As a retired Catholic Air Force chaplain, I couldn’t have said it better (“Plea for chaplains to serve Catholic soldiers,” Dec. 26). The need for chaplains is great, and the demographic is just the one the Church must reach and upon which the universal Church has put a lot of emphasis — young adults. If there is no priest there, many will be lost to the Church either by dropping out or adopting the faith of the chaplains who are there and are very willing to “evangelize” them.
While I realize the shortage of priests is great, our bishops are making a grave mistake in not sacrificing a priest or two. Short-term gains in the diocese in terms of personnel will mean long-term losses in vocations and dedicated Catholic laity flowing out of military service. These people tend to be disciplined, altruistic and dedicated individuals — pillars upon which the Church of the future can be built.
I can’t help but think that lack of contact with the military has hurt many of our bishops’ view of the need out there. In any case, we ignore this issue at our folly.
— Father Rudolph Koser, Glen Campbell, Pa.
After reading a letter by JoAnn Fuir arguing that married priests would make better marriage counselors, I felt duty-bound to respond (Letters to the Editor, Jan. 2).
While it is true that married people have unique insights into married life that only experience in marriage can bring, Fuir failed to recognize the incredible depth of unique understanding that celibate priests bring to married couples. Married couples are only really experts in THEIR OWN marriages, whereas celibate priests, because of the hours spent in the confessional and in marriage counseling listening to the struggles of married couples, become experts in marriage in a unique way, and the celibate state of the priest makes this possible because celibacy fosters, I believe, an openness from others that does not generally happen with non-celibates. There is the sense in the faithful that the celibate is for them and for them alone.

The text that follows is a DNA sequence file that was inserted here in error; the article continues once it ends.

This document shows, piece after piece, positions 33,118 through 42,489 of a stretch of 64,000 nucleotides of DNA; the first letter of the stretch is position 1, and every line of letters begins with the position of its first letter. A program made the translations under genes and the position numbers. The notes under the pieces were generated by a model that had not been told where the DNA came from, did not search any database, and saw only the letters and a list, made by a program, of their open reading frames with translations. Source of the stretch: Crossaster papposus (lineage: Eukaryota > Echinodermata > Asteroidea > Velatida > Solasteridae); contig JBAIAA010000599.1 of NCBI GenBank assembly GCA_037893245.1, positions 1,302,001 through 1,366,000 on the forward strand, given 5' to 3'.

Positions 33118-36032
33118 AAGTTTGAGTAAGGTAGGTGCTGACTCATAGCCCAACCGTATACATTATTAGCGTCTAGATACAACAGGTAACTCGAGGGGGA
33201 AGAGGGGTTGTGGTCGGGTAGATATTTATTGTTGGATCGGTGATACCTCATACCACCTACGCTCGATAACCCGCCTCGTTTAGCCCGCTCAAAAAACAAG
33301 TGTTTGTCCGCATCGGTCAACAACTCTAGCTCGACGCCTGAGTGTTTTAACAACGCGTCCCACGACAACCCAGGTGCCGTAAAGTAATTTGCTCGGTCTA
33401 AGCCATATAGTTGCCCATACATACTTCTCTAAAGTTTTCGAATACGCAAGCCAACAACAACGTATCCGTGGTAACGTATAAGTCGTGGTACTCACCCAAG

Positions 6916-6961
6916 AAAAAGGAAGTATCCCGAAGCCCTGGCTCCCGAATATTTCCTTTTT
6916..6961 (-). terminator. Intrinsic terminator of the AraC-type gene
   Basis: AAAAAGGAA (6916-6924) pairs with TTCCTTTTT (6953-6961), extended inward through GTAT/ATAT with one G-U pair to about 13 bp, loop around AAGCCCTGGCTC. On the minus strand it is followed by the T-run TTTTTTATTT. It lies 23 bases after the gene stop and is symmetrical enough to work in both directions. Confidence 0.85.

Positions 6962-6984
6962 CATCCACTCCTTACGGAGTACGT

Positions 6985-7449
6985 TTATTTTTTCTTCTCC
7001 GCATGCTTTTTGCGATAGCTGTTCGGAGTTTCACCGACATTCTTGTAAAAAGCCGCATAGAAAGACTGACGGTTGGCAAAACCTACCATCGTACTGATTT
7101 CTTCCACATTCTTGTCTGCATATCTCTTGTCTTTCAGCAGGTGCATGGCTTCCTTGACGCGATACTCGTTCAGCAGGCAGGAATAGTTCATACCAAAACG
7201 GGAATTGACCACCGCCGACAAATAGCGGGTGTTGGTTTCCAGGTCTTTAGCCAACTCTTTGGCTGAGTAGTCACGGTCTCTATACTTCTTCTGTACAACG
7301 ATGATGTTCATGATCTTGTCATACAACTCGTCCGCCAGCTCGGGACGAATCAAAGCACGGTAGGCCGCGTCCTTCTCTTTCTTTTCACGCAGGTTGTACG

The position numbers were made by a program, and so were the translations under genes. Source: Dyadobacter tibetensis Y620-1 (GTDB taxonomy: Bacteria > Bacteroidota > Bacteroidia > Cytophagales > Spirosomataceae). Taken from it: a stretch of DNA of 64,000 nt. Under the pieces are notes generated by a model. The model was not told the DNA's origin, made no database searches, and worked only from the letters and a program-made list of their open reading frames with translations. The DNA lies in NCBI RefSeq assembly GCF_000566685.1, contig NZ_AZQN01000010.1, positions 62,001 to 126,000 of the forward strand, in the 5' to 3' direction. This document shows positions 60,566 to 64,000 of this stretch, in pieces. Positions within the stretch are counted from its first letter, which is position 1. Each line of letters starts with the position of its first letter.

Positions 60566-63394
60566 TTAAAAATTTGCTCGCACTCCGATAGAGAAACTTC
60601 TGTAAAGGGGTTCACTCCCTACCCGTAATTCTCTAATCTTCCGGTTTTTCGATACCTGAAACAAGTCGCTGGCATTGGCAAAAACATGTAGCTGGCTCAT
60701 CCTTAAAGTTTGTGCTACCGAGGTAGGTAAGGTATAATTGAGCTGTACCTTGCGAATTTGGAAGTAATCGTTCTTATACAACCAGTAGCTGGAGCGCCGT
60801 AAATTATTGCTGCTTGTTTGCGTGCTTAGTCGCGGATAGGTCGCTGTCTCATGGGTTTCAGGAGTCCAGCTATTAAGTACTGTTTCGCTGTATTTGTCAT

In addition, many of the struggles that married people face are in the realm of chastity. A false understanding is that the celibate priest really cannot have anything to say in this area. However, in reality, it is just the opposite for the celibate is called on especially, with the help of grace, to be master of his sexuality, and the celibate who lives celibacy well is a wellspring of knowledge, insight, wisdom, and example for those who struggle with chastity personally and in their marriage.
— Father Mark A. Gurtner, South Bend, Ind.
Much as I hate to comment on anything Pope Benedict XVI says, I fear that his recent comment on condoms was ill-advised (In Focus, Dec. 5). There are too few who will analyze his comments in the manner that recent commentators have in OSV and other publications. Our faith’s critics are in their “glory” to have another issue to attack. To have the “common” Catholic try to defend his statement is asking too much ... a lot of the pew sitters are having problems just dealing with the Real Presence. Why add another issue?
— Guy De Gagne, Pismo Beach, Calif.
The interview of John Norton with Father Martin Rhonheimer regarding the pope’s remarks about the use of condoms by male prostitutes reminds me of why I subscribe to Our Sunday Visitor “Ethicist: Pope intended condom use/AIDS reflection,” Dec. 19). This article was very helpful in understanding what the pope meant. In addition, one can see why he said it even though he knew there would be a firestorm of reaction. The pope is not unlike a college or seminary professor who is not afraid to challenge his students. Thanks, OSV.
— Gerald P. McAfee, Gresham, Ore.
Bad timing of article
I don’t want read about AIDS and condoms during Christmas. Also, I will ask OSV what I asked lay news outlets. Pope Benedict XVI wrote a book “Light of the World” and the media chose to highlight one or two sentences from the book and run with that for days.
What else is in the pope’s new book? Isn’t there anything else in it worth mentioning besides condoms being useful for HIV-infected people?
— Helen Corey, Nashville, Tenn.
Editor’s note: OSV published an entire In Focus dedicated to “Light of the World” (“Quiet strength,” Dec. 5) that included several excerpts from the book.
Re: “Translation is Flawed” (Letters to the Editor, Dec. 19). With regard to Father R.G. Tamminga’s letter, I thought about it, and there came to mind two problems, and they are severely problematic: the first is intellectual pride and the second bloom is rebellion. They are dangerous for anyone, but especially for priests and the flock he influences. I’ve been concerned for 20 years about a possible schism in the Church, but it hits me hard and hurts to the point of tears that the Body of Christ is already being torn apart by arguments on the beautiful liturgical changes coming next Advent.
Let us all start praying more for religious. I like the old prayer “Jesus, Mary I Love You, save souls, especially the souls of priests.” I say it many times a day, and let’s pray hard to our Mother for the Church.
— Bill Henzey, St. Louis, Mo.